EDGE: Barbra was never shy about politics, and sometimes you are not either. What is most important to you about the upcoming election?
Ann Hampton Callaway: I hope that people will vote. I’m an independent, a centrist in my heart. I believe in voting for the person. I try to respect people with different views. We’ve lost that. But there are important stakes about the direction in which our country is going. I think the President needs another four years to finish what he started. I’m concerned about the alternative, what that will mean for women, the middle class, relations around the world. The challenge of democracy is how to bring people together.
EDGE: You and your sister Liz had success with "Boom," a live album that celebrated the pop hits of the ’60s and ’70s (the Baby Boomer generation). Has that opened up possibilities for you to try some different musical directions in the future?
Ann Hampton Callaway: As a songwriter, I feel I’ve done so little with my songs. And it’s complicated, because I don’t just sing or write in one genre. It’s been an interesting adventure of weaving my jazz influence and acting and cabaret performance. Two of my favorite songs to perform are "Landslide" and "Will You Love Me Tomorrow." I love the writing of the giants of the Great American Songbook, but I want to spend more time and attention to the sensibility in pop songs. For this show, I had a wonderful time working with David Shire on "Starting Here, Starting Now," making it into a jazz waltz. I always start with the lyric, but the jazz sensibility brings some freshness to the material. I first did the Barbra show with the Boston Pops and we got nine standing ovations. It was one of the great nights of my life.
True to musical roots
EDGE: Sidney Myer, when he’s encouraging young singers, likes to tell the story of how in your early days at Don’t Tell Mama, you’d do a show and seven or eight people would be in the audience. But one of them was Fran Drescher. When she made it big, of course, she recruited you to write and sing the theme song for "The Nanny." You are one of the few who has made it in this difficult business, and by staying true to your musical roots. How would you encourage younger singers who are trying to make it?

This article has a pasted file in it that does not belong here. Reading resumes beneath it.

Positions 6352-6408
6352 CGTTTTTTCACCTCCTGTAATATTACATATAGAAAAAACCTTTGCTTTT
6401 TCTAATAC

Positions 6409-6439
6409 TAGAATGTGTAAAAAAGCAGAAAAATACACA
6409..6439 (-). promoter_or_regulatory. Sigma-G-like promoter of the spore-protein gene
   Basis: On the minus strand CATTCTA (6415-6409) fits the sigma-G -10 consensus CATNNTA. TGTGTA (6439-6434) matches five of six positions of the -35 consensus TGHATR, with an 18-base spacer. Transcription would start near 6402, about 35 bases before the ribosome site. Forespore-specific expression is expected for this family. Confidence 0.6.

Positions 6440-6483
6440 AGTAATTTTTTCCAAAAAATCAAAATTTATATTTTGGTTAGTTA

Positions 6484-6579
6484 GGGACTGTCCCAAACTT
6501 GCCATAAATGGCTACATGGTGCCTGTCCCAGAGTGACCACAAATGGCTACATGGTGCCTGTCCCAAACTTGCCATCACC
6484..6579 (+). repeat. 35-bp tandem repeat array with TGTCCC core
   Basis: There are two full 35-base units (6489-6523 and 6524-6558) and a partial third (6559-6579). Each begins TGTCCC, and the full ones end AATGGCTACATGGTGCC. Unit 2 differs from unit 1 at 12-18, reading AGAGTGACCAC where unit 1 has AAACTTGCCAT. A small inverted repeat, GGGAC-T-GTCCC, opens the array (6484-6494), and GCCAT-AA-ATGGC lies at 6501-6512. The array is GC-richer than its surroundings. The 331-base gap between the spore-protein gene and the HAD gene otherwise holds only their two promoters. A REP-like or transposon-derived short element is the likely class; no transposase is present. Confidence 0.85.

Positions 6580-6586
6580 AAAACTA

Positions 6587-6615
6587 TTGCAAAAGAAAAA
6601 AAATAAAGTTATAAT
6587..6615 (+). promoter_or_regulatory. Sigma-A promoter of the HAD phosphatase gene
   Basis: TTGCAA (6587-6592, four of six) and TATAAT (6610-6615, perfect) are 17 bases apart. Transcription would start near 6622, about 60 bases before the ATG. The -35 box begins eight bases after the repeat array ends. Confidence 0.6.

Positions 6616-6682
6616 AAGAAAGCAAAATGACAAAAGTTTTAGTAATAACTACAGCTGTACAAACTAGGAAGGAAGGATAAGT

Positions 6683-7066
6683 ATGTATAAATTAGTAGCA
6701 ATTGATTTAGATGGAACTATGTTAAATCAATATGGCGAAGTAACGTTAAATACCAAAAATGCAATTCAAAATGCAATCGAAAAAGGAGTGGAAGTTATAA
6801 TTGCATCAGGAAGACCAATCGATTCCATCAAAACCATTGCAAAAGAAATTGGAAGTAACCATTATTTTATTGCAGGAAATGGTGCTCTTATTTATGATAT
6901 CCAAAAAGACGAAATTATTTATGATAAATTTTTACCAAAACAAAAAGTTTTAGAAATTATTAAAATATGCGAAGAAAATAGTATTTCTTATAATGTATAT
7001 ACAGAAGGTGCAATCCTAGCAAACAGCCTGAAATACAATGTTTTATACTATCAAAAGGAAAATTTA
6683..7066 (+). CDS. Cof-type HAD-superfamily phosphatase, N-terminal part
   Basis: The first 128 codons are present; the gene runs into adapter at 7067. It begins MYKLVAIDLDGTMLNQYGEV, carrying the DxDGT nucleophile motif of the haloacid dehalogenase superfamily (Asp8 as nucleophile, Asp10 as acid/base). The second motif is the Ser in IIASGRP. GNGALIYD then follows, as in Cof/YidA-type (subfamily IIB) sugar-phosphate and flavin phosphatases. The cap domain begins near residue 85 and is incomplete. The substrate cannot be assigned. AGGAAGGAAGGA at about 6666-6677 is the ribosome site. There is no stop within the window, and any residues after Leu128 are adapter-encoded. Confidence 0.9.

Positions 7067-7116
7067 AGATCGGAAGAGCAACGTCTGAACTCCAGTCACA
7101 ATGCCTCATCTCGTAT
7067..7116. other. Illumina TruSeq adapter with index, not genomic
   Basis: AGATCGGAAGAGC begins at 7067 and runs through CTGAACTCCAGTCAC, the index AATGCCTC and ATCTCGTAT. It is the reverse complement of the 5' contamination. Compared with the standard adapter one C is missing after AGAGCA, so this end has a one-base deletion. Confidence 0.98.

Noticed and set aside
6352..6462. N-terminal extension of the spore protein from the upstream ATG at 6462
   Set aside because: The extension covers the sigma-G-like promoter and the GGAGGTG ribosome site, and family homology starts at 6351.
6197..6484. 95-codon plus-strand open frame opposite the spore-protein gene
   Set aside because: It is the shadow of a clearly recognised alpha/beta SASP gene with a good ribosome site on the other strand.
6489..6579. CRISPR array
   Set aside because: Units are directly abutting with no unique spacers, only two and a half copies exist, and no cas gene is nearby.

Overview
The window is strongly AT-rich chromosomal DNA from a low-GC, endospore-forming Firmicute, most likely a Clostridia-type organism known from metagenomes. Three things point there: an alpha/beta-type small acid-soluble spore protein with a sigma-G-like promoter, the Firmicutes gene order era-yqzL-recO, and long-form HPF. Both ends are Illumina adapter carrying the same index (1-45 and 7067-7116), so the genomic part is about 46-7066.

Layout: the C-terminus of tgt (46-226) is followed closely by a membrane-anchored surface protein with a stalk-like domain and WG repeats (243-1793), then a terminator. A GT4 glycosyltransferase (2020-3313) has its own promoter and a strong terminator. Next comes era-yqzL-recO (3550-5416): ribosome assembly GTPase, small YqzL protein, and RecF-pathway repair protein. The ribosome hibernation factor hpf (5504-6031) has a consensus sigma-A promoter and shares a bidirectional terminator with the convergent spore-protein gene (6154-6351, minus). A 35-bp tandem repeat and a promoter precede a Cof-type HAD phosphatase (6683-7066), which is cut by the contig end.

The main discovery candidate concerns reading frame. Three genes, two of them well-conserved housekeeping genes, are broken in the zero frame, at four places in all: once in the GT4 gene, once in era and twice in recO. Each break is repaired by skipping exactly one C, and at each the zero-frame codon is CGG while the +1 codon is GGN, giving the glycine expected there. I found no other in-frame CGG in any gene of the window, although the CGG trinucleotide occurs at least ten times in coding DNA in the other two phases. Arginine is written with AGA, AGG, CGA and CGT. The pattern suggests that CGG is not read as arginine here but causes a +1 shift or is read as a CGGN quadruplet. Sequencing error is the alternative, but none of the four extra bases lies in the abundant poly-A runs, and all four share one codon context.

Ann Hampton Callaway: I love teaching master classes. We did two TV specials [for PBS] called "The Singer’s Spotlight." Because of the economy, we may try to continue it as a radio show. But the idea is to have a show that will teach young singers about good singing. Let them see the legends sing. Learn about emotional nuances, the lyrics, the layers of meaning. Follow your heart and inner instincts. Find your own compass. Surround yourself with people who are better than you are and be a sponge. Don’t become cynical about the business, but be excited about the artistic potential. Absorb all the great art. Keep a journal. Take good care of your health. Support yourself with positive people and distance yourself from those who aren’t supportive.
EDGE: Wow, I feel like I just got a master class in thirty seconds!
Ann Hampton Callaway: [Laughs] We’re all in this together. Some people think I’m very successful, but compared to others . . . it’s all relative. You know, ’You’re only as good as your last thing.’ We all have our own insecurities and anxieties to deal with. Even Barbra Streisand probably has to deal with the enormous pressure of being Barbra Streisand.
EDGE: With this economy, we continue to have closings and openings of rooms. What do you think of the new 54 Below?
Ann Hampton Callaway: It’s a fabulous room. I’m really excited to perform there. There’s not a bad seat in the house. It’s elegant but not stuffy. You can hear something great there any night of the week, the talent level is so high. Plus, the same team that worked with me on Swing put the room together, so there’s a personal connection. I hope they succeed.
Ann Hampton Callaway appears nightly at 54 Below, September 25-29, 2012. Go to the 54 below website for details on seating and tickets.
Watch Ann Hampton Callaway sing "How High The Moon":